Bush's 500 vote, three-digit win in Florida in 2000 would be more suspect of fraud than Biden's wins in several key swing states, where his lead over Trump is inside five digits and upwards to six in some states.

Biden's lead in Michigan: 146,000+

Biden's lead in Pennsylvania: 34,000+

Biden's lead in Arizona: 20,000+

Furthermore, Trump's leads in Pennsylvania, Michigan and Wisconsin were much slimmer in 2016 than Biden's are in 2020, yet there were no accusations of fraud—except the idea that Russia had somehow interfered. For the most part, there were no accusations of outright fraud in those swing states from anyone.

Despite irregularities that are normal in any election cycle, Trump lost legitimately. Now, let's explore why that happened.

Trump Is His Own Worst Enemy

Honestly, I was overjoyed when Trump obliterated Hillary in 2016—but I expected him to change after he was sworn in. My expectation was that Trump would tone it down, limit his tweeting, keep it professional and start acting presidential. As the weeks and months went on, it never happened.

Immediately after being sworn in, Trump sent Sean Spicer on to the stage to dispute the media's coverage of his inaugural crowd size. It was ridiculously petty. It was then that it became obvious that Trump was going to be himself and that he would impose his personality on his entire administration. Eventually, we all got used to it, but the media would spend the whole four years attempting to destroy him, which is why so many Americans stuck by him.

Trump did a lot of good things, but most of them went unrecognized. As much as the media is to blame for this, Trump himself never made it any better.

He passed meaningful prison reforms, deregulated the economy and sent the US unemployment rate to the lowest in nearly fifty years. Instead of leaving the media with no option but to cover it, if not out of sheer boredom after the failed impeachment, he went on to make himself the headline by tweeting or saying something that caused journalists to collectively melt down and refocus their attention on his behaviour.

As much fun as it was for us to watch CNN have the equivalent of regular mental breakdowns over Trump's antics, it was causing a big portion of normal, ordinary Americans to start craving a president and leadership that was less chaotic and abrasive.

Trump had four years to tweet less, give the biased media fewer sound bites, and to bring independents and Democrats onto his side. Instead, he picked petty fights, tweeted about how terrible Arnold Schwarzenegger was at hosting The Apprentice  and he deliberately picked fights with media personalities. Rather than keep silent and lead with his own actions and policies, Trump made himself the headline by going on unscripted tirades and by picking battles outside of the political battlefield.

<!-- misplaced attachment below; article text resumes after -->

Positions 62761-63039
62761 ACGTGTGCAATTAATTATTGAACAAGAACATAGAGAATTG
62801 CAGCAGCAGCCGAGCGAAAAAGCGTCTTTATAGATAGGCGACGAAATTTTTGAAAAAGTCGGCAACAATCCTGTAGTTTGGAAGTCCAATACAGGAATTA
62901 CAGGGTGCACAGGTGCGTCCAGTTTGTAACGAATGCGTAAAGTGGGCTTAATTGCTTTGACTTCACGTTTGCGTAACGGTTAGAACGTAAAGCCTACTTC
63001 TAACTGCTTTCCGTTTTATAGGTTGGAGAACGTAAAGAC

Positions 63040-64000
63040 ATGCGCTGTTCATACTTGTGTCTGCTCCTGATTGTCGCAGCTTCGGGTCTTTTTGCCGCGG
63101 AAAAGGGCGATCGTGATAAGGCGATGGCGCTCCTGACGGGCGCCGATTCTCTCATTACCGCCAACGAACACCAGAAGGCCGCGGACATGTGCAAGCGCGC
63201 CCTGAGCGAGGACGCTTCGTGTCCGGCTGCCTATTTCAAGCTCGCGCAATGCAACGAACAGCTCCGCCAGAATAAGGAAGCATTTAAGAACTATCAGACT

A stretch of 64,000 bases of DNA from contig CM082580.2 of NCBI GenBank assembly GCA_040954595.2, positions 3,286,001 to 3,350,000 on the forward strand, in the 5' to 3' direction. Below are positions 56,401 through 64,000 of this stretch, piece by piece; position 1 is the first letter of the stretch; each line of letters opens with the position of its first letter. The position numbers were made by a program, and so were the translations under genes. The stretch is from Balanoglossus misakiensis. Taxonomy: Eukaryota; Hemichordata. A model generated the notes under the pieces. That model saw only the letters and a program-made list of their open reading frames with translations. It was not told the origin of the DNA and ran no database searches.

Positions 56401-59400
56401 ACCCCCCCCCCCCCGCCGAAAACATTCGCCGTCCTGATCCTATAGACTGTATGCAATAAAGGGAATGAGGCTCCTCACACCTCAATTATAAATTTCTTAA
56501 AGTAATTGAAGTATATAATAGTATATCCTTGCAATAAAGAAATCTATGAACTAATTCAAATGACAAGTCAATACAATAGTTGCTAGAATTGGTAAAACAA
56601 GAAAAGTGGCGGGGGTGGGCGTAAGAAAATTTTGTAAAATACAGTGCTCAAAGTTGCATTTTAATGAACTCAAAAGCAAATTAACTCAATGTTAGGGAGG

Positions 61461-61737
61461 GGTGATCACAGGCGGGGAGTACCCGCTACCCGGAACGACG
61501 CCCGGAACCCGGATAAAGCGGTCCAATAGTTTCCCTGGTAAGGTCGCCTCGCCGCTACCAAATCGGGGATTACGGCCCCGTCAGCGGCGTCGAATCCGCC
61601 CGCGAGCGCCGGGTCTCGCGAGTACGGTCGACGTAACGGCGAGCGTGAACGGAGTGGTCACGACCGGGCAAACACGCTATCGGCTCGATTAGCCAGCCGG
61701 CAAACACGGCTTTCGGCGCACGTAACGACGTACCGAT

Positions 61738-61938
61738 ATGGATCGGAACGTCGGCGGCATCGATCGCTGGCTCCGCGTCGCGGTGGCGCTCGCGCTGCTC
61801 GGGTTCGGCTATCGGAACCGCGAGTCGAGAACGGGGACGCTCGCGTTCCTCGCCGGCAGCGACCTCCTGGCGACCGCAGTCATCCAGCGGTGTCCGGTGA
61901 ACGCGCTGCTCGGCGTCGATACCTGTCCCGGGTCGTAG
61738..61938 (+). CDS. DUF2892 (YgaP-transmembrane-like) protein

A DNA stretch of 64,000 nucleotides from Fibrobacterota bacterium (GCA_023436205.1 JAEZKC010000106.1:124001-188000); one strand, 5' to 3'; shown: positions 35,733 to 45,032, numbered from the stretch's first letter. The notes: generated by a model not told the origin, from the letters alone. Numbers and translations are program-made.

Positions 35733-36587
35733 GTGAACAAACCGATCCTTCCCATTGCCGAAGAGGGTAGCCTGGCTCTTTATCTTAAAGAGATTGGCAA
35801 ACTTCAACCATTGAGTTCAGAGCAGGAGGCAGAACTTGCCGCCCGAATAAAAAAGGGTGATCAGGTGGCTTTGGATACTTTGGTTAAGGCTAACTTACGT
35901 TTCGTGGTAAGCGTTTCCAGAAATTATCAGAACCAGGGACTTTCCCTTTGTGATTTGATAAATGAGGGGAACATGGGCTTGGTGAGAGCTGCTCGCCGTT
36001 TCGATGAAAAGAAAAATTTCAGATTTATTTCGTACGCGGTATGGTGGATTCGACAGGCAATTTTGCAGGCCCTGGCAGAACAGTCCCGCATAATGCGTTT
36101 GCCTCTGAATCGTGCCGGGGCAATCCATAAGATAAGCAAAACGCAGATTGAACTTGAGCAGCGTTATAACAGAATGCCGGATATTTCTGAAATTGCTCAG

Many of us were concerned that Trump would not be able to repeat a win using the same tactics he used in 2016 and these election results prove we were right.

Trump could have shocked Americans with a level-headed temperament and stoic approach, but he convinced a slim majority of Americans that he was incapable of being anything but a rambling buffoon. Trump had four years to bring enough Americans over to win re-election, but he failed.

The Pandemic

At first, it was all going well. Trump stopped travel from China in January, while Nancy Pelosi went to Chinatown to hang out in crowds and encourage Americans to quit being scared and racist. Then, things started to get real and Trump began having regular press conferences with his doctors and medical advisors. It was during these crucial times that Donald Trump lost the election. Over the course of the year, Trump made several tactical errors.

By this time, Trump was well aware of how the media would distort, construe and exaggerate everything he says. Yet, he still chose to ramble and be himself during what many Americans were starting to view as a frightening pandemic and national health emergency.

Had Donald Trump chose to be quiet and to lead by example during the height of the pandemic, he would have easily won re-election. We know now that this pandemic is a dud and that there is no justification for lockdowns and economic shutdowns, but we didn't at the beginning. As the pandemic seeped into America and the death toll continued to rise in New York, Trump was being mocked and ridiculed for “telling people to inject bleach and to inhale disinfectants”.

"We need to be honest with ourselves. Donald Trump's loss was not a shock."